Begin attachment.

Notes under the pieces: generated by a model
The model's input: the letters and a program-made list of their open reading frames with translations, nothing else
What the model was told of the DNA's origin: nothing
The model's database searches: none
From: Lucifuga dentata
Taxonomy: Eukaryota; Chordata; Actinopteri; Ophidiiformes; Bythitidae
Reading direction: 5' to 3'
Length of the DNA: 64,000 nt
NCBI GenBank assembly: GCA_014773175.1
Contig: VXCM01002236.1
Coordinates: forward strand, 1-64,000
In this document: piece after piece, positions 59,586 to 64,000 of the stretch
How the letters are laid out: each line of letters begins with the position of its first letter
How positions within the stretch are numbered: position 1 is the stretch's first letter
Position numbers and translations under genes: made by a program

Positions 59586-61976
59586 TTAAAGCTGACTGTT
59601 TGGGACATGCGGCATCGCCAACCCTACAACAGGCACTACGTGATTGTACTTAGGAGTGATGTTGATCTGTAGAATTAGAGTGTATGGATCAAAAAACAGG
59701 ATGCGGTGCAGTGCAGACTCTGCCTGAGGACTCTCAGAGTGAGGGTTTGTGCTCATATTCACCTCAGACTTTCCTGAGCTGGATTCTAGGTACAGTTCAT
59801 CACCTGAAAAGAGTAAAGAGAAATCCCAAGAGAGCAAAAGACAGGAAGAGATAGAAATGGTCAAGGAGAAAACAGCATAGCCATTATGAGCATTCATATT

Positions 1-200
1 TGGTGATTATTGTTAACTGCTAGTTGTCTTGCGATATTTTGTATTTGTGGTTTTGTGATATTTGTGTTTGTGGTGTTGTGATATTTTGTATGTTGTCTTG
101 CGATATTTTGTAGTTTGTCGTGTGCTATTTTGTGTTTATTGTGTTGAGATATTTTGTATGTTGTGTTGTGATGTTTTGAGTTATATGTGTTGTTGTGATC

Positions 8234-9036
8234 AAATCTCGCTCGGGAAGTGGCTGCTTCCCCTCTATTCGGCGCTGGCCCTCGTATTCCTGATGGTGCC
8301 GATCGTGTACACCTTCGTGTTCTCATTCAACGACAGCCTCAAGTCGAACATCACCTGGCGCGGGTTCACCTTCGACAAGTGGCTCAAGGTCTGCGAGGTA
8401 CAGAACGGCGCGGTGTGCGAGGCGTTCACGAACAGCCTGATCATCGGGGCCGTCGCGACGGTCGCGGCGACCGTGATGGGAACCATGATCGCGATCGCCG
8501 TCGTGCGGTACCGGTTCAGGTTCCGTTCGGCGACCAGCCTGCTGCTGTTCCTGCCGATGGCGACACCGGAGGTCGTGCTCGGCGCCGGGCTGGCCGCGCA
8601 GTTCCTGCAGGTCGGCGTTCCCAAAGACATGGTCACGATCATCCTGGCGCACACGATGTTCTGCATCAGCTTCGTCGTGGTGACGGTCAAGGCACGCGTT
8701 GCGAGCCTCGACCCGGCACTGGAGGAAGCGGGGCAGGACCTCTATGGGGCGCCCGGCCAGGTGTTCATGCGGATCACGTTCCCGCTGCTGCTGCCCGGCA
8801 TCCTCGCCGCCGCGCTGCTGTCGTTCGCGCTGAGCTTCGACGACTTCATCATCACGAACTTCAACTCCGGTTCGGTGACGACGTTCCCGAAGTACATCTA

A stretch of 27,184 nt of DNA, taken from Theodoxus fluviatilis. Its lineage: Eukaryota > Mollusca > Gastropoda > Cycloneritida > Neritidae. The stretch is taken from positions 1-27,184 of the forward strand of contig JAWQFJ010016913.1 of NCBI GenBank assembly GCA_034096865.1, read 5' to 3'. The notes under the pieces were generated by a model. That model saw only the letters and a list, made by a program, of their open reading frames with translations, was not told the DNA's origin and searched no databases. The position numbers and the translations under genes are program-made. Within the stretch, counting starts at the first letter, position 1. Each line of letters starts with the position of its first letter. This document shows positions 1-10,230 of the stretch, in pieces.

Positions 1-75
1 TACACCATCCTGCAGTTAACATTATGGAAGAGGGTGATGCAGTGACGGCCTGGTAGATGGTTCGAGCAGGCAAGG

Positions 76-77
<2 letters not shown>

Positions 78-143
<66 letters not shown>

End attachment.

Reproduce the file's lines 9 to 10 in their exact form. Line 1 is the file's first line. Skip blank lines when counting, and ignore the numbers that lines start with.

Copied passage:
NCBI GenBank assembly: GCA_014773175.1
Contig: VXCM01002236.1